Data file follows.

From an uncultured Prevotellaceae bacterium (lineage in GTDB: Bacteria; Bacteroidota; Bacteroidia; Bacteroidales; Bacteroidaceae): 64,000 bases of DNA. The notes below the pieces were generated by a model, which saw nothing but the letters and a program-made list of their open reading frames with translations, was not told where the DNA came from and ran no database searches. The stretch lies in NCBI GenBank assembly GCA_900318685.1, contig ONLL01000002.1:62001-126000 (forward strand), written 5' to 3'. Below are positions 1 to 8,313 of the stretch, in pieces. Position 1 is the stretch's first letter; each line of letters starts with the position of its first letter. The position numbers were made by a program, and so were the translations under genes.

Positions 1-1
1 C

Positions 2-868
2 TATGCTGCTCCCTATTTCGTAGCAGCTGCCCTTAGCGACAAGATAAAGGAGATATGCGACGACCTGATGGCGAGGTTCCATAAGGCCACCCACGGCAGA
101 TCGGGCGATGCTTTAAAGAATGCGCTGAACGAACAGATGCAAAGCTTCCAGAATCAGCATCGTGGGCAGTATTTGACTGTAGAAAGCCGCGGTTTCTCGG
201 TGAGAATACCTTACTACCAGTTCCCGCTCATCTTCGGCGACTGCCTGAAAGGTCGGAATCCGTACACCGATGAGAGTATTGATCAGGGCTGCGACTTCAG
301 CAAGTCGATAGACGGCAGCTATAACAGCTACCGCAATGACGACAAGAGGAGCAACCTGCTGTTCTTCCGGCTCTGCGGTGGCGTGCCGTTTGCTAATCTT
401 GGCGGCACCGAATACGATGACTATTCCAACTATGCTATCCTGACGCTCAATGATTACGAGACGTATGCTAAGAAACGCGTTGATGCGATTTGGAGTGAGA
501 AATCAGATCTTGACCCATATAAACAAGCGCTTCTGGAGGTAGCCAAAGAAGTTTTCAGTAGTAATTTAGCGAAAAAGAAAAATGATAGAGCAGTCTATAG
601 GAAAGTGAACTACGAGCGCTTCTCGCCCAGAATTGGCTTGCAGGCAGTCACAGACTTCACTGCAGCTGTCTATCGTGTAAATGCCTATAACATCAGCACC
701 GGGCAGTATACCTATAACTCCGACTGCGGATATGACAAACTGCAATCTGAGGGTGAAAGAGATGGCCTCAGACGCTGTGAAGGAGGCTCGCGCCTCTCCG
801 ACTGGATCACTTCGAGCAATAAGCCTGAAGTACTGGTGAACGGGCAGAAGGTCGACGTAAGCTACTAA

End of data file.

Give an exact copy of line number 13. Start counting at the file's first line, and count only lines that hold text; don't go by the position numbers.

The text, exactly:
801 ACTGGATCACTTCGAGCAATAAGCCTGAAGTACTGGTGAACGGGCAGAAGGTCGACGTAAGCTACTAA